Did You Want A.J. Pierzynski As Your Catcher?

I’m not sure this is exactly news – I’m pretty sure we’d heard something similar to this a while ago – but I don’t remember discussing it here previously. Let’s ponder the alternate universe that could have been had the events described in today’s Chicago Tribune played out:

A few days later, as Pierzynski was waiting for Dodgers owner Frank McCourt to approve language in a contract proposal, Sox assistant general manager Rick Hahn and agent Steve Hilliard reached agreement on a two-year, $8 million deal before Pierzynski could tell the Dodgers he would accept their offer.

That allowed the Sox to turn from Olivo, who had them on his short list. He ended up with a two-year, $7 million contract with the Mariners less than a week after Pierzynski returned to the Sox.

“It all came together in a 15-minute span,” Pierzynski said. “I was pretty much resigned to the fact I wasn’t coming back.   (h/t MLBTR)

In the same way that Aubrey Huff was reportedly almost the new Dodger first baseman (or left fielder), A.J. Pierzynski was almost the new Dodger catcher, thus satifisfying the continued lust for aging ex-Giant veterans.

I’m mostly kidding about the Giant part – Pierzysnki played just one of his thirteen MLB seasons in San Francisco, coming over from Minnesota in one of the worst trades in baseball history – but certainly not the aging veteran part, as he’s 34 and coming off of a .300 OBP season. My initial thoughts at reading this were, well, let’s just say not ones of happiness.

So while it’s no secret that I wasn’t thrilled with giving Rod Barajas $3.25m for next season, does it turn out that since his was for less money, seemingly coming off a better year, that Barajas’ deal was actually the lesser of two evils? Let’s find out, and let me preface this by saying the fact that Pierzynski has a reputation throughout the game as an instigator is irrelevant to whether he’s a good ballplayer, and besides, that’s generally the type you despise on other teams but love on your own.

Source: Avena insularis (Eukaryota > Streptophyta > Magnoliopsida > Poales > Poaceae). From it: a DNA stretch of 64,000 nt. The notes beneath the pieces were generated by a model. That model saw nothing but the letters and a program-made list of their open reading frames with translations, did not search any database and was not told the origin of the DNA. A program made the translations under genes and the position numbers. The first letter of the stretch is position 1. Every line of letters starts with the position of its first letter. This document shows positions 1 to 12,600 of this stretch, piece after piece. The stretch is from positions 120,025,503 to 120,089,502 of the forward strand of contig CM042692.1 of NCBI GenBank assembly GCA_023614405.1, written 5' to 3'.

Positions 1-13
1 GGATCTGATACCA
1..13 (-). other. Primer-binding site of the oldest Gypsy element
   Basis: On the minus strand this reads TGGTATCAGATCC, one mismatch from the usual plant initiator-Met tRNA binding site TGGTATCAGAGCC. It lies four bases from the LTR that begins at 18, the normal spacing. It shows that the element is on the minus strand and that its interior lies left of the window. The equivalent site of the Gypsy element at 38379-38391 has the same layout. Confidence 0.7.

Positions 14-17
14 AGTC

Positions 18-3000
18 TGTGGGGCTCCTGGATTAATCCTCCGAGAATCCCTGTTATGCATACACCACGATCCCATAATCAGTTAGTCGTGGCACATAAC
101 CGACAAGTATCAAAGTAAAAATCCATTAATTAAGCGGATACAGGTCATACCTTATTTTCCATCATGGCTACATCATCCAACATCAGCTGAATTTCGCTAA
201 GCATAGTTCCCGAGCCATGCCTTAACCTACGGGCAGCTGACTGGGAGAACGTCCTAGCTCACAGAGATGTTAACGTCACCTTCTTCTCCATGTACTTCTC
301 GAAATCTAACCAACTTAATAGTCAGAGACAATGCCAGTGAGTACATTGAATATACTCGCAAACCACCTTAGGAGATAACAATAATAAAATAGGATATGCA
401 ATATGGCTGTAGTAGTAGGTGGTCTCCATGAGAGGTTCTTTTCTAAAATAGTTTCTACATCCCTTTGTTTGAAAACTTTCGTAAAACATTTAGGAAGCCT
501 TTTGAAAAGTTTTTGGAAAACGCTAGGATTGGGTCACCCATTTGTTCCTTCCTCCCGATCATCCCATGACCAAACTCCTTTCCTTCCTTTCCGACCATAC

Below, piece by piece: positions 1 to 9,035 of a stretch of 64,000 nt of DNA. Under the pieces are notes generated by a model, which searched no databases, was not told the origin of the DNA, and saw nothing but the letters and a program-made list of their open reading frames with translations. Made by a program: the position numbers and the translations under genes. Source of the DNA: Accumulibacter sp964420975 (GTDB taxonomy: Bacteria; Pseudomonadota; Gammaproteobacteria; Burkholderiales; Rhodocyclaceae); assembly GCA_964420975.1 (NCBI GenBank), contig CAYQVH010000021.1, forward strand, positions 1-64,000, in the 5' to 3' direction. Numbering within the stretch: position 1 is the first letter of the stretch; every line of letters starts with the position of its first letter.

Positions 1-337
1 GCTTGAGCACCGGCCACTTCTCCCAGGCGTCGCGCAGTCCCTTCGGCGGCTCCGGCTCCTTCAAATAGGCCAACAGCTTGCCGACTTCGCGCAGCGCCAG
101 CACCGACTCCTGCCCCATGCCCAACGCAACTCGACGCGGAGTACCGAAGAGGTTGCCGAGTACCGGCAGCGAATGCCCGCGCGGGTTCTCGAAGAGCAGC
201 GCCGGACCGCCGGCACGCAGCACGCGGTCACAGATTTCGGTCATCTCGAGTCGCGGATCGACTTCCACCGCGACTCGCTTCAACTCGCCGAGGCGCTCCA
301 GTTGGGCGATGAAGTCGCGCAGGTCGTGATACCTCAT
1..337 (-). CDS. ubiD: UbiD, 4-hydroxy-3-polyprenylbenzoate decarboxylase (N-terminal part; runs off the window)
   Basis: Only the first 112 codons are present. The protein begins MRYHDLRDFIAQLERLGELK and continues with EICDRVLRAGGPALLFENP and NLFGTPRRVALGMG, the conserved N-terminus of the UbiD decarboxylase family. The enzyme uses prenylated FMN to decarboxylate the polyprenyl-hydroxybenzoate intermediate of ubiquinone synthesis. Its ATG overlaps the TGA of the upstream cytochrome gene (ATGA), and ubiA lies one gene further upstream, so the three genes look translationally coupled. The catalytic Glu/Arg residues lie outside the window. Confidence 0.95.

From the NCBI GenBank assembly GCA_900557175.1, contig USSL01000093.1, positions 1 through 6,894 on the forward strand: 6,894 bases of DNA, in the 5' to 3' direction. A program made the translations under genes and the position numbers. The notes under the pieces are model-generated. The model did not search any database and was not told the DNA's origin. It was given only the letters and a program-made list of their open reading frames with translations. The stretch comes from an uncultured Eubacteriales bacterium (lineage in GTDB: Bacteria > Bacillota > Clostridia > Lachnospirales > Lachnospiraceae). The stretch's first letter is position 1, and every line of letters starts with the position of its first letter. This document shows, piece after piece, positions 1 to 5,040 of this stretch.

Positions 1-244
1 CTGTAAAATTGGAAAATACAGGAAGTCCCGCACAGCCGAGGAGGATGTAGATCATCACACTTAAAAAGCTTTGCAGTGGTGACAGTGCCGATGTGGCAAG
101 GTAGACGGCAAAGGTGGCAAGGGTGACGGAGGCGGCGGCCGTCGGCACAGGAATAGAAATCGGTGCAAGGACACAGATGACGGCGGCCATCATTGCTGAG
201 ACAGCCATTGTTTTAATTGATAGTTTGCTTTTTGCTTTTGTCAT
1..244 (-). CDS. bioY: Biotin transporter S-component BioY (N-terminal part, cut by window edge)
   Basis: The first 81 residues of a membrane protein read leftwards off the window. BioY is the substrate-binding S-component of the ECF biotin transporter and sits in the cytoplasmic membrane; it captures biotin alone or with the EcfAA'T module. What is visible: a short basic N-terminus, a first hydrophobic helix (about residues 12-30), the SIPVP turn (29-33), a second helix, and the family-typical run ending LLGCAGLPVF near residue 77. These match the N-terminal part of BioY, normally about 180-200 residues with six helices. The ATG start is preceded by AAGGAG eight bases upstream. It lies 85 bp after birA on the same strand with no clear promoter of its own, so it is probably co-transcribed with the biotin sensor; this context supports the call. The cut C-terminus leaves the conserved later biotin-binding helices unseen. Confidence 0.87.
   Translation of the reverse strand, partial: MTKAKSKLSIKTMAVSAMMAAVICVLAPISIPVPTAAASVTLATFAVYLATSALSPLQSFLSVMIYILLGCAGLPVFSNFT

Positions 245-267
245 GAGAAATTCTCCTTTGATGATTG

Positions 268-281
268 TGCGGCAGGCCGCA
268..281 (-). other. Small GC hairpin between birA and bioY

Let’s start on offense, where Pierzynski’s career worst 2010 (.688 OPS, 83 OPS+) doesn’t quite stack up to Barajas’ .731 and 97. But there’s mitigating factors there; Barajas had nearly 170 fewer PA, and his line is largely fueled by his completely unsustainable fluky debut as a Dodger. At the time he was dumped by the Mets, his OPS was .677, good for an 82 OPS+, or basically identical to Pierzynski. To avoid the vagaries of one fluky stretch, let’s look back over the last three years:

Barajas: 1176 PA, .237/.277/.418 83 OPS+   b-ref oWAR: 2.4
Pierzysnki: 1512 PA, .284/.315/.410 88 OPS+ b-ref oWAR: 4.2

Pierzynski has clearly been the more effective batter, in a greater sample size, over the last three seasons. Not much argument there. Defense, as we know, is much harder to quantify, but even moreso among catchers. FanGraphs has each of them as essentially average over 2008-10; baseball-reference rates Barajas as slightly above-average, with Pierzynski slightly below, though neither to such extents that it’s really meaningful. Even less meaningful to me are caught stealing numbers, highly dependent as they are on pitchers, but since I know someone will ask, Barajas was at 34%, 34%, and 15% the last three years. (Worth noting that the first two years each came in Toronto, while the last year was split between the Mets and Dodgers). Pierzynski comes in at 18%, 23%, and 26%, which again doesn’t really tell you anything.

I’ve never thought much of A.J. Pierzysnki, and I have to admit I’m somewhat surprised to say that this exercise has convinced me that he’s clearly the better choice than Barajas, without even noting that he’s more than a year younger. Of course, it’s not exactly a high bar to set – Barajas is pretty lousy – and that doesn’t mean that Pierzysnki is all that great himself.

On a one-year deal, I don’t think there’s any question who you’d rather. But Pierzysnki ended up getting two years, and more than twice the guaranteed money. It’s not as though the Dodgers have a young catcher ready for 2012, though, so assuming the Dodgers would have signed Dioner Navarro as a backup regardless, who would you have rather seen as the starter? The lefty-swinging Pierzysnki, historically better but coming off a poor year, for two years? Or the righty Barajas, historically awful, coming off of a fluky Dodger debut, for just one? Or forget Navarro entirely and try to hook up two of the only six A.J.’s in MLB history on the same position on the same club?